Next Uncle Aaron, head deacon of the church, stood at the podium. He thanked the previous pastor for his inspiring message. He thanked the women's group for the beautiful flowers, another group for the superb food preparations and the men's group for something else. He then introduced the next speaker who had traveled all the way from St. Augustine, Florida to speak to us that day. After the introduction he continued, "Now so that everyone can concentrate on Pastor Williams' message, I want to introduce the white lady in the third row. She is my nephew's wife visiting from New York City. She is a school teacher there and I want you to welcome her to our community." People nodded and smiled in my direction. I felt my face redden from something more than the heat.

Pastor Williams was a welcome relief from the attention. I could turn my thoughts to this small cinder block building, crowded with African Americans listening to "the word" and singing beautiful hymns, old old ones and some I had never heard. The intricacies of the rythms, the harmonies and rising cadences were overwhelming. 'This, right here, is where Black music began', I thought to myself. Not an original thought, but it took on new meaning for me. I also felt a cruel history surround me as the hymn came to a close.

When it was time for a break, I walked out with Bill's friends and family. He was nowhere to be seen. (I don't think he had ever intended to going into the church.) People from the congregation began to come up to me one by one, as if I were on a reception line, to express hope that I would have a good visit in Scarlett and to say that they were so pleased I had come to the church. I was getting close to tears when someone said it was time to go home. It was late that evening before the sounds of the crickets replaced the sounds of hymns in my head.

The next day was hot and humid as usual. The telephone rang. I was the only adult in the house, so I answered it. It was cousin Dorothy. "Two convicts have escaped the county chain gang and may be headed your way. Just heard it over the radio". "What do you think I should I do?" I asked her. I didn't have any experience with chain gang escapees. "Pat and Marcus are here with me. Every one else is gone" I added. "Stay inside, lock the doors and windows" she answered and hung up. She had others to call and didn't have time to waste.

Lock the doors and windows? I wondered if they had ever been locked. The house was full of windows, all open and screened. I tried one and it wouldn't close, never mind lock. I sat down to think. If two escapees, men, came here…
I knew immediately that I didn't want to be here. Nope, we would go out. But then I remembered that there were three or four shot guns behind the open kitchen door. I suddenly remembered the movie "The Defiant Ones" starring Sidney Poitier and Tony Curtis, about two chain gang escapees, one black and one white who were chained together and hated each other's guts. When they approached a farmhouse they wanted a change of clothes, food and they wanted a gun to shoot the chains that bound them. Aha. I knew what to do. I didn't care if they got clothes and food, but I did not want them wandering around with guns. So armed with my motion picture expertise I gathered the shot guns ( I had never touched one before) and hauled them to the back-most bedroom and hid them under one of the two beds I found in there. Then I took the two boys to the swimming hole and hoped there were no snakes in it today.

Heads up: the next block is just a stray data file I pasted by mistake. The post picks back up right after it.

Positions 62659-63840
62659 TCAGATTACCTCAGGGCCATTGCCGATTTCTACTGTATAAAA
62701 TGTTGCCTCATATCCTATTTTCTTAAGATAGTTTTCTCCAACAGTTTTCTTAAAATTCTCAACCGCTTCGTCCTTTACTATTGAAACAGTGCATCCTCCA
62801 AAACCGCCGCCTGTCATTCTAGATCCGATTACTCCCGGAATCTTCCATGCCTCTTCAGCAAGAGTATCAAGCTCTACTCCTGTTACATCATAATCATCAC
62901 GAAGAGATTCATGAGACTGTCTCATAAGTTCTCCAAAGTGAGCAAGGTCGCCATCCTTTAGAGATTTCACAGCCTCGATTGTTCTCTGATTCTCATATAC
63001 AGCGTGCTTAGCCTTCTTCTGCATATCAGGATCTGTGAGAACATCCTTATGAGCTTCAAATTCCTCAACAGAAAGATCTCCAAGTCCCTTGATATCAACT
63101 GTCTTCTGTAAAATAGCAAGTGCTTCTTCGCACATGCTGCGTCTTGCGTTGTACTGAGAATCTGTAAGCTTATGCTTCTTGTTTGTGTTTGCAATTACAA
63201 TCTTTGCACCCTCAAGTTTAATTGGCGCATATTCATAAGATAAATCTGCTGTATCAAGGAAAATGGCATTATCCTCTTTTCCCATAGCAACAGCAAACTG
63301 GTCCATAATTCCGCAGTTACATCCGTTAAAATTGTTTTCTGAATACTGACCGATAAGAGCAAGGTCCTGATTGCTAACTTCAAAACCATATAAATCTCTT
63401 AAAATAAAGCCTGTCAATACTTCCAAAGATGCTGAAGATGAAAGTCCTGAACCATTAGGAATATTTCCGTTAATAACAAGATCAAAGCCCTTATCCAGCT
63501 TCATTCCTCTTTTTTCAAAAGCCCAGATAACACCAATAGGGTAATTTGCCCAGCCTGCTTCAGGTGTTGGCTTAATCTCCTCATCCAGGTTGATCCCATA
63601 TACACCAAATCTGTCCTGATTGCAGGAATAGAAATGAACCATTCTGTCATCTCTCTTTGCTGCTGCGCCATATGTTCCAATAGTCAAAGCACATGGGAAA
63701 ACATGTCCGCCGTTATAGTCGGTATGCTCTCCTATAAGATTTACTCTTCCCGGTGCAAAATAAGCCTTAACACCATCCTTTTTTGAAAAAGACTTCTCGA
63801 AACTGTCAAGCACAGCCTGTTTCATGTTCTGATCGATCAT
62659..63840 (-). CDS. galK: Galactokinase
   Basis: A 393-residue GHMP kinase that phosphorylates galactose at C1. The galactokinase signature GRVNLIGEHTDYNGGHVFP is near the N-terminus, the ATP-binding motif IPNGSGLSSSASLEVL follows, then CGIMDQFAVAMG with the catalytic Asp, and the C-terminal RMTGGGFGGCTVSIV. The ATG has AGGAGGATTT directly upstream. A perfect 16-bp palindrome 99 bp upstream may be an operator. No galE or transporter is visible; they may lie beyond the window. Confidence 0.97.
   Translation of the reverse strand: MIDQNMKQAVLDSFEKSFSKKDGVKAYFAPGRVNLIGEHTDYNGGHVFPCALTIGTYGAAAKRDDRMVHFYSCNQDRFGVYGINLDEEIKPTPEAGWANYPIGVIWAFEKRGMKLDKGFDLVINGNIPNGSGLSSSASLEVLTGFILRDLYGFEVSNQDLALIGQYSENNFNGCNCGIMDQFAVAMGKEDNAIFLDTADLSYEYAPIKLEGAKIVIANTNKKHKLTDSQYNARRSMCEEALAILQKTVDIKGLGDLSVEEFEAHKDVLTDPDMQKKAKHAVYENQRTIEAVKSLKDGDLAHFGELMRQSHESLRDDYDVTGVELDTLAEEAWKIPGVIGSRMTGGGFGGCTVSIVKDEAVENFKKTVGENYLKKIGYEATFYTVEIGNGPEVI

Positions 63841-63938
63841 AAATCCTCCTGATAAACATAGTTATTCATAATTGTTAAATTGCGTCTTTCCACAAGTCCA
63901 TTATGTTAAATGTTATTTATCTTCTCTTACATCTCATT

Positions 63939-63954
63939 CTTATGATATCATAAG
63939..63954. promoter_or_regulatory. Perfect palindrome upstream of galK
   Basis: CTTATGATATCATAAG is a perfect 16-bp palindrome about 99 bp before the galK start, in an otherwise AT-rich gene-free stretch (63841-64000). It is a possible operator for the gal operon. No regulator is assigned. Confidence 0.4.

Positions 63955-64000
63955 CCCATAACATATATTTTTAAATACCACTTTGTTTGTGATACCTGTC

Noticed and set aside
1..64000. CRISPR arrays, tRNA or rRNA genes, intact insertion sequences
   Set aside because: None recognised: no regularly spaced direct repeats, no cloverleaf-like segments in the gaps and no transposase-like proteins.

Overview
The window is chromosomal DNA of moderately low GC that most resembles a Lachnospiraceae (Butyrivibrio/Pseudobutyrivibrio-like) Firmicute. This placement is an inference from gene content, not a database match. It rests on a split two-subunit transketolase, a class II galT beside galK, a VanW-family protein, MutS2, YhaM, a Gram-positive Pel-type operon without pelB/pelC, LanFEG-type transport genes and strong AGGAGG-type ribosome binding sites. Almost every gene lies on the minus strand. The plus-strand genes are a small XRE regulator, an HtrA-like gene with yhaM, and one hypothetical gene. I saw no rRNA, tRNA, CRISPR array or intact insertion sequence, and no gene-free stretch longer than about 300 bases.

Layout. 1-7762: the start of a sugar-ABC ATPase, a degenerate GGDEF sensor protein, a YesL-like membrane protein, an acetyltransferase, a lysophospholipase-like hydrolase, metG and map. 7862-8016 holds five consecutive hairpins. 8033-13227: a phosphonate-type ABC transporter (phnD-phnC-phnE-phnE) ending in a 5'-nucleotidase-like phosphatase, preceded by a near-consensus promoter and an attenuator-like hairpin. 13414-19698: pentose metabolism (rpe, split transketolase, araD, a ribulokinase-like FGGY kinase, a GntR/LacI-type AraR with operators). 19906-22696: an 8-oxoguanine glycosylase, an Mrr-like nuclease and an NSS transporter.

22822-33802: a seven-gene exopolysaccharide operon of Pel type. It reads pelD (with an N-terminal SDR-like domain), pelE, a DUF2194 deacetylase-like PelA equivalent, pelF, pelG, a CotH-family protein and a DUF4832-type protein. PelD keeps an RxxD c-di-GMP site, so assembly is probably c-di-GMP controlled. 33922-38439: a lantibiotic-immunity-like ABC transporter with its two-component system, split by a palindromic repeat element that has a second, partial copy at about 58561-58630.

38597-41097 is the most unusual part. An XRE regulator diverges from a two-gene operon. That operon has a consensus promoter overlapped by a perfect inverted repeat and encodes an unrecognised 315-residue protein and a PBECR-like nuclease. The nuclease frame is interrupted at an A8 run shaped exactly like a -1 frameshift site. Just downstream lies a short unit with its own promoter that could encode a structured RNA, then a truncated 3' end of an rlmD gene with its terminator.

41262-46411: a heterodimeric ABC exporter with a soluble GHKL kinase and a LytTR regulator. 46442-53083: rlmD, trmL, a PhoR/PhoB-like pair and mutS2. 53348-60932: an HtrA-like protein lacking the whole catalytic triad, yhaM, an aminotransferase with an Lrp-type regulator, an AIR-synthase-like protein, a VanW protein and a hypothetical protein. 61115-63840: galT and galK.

The convicts were caught within the hour somewhere else in the county and I was vaguely disappointed. I didn't hear about it until that evening when some of the family gathered on Uncle Aaron's porch. Suddenly I remembered the guns. "Oh, I almost forgot. I hid the shot guns under the bed in the back bedroom when I heard about the convicts." That brought a roar of laughter. That is not what country folk would have done, I gathered. Over the next few days the story was passed around and I was royally teased. I began to mutter to myself that it really was the smart thing to do since I didn't know how to shoot. But somehow I knew I would never convince anyone of that.

Another day Cousin Dorothy called again. It was fine day for fishing. So several cars were packed with fishing gear and off we went. Adults and children all piled out of the cars near the St. Mary's river. In order to get to the river we walked along a path through tall grasses on private property belonging to wealthy white people. The house was closed up for the summer. "They don't mind our trespassing", said Dorothy in response to my nervous questions. On the banks of the river we set up camp with food and drink in coolers and fishing gear laid out. We fixed and fiddled with our fishing poles and began to bait our hooks. That is, they began to bait their hooks. I watched closely to see how it was done. Then I reached into the pail of worms and took one squirming worm between my fingers in a determined fashion. "You mean a city girl can bait a hook?" someone asked, grinning. "You betcha" said I, just as the damned worm wiggled out of my grasp. There was laughter as Cousin Bertha picked it up and showed me, up close, the best method of skewering the worm. I actually got pretty good at it, but didn't catch a single fish that day.

The visit to Scarlett came to an end. We went twice to Georgia. Some of what I have written here happened on the second trip in 1970. The memories blend. The main difference between the two was that on the second trip I was full of happy anticipation instead of fear. On the second trip I knew also that during the visit we would talk far more about the differences between city and country living than about the differences between black and white.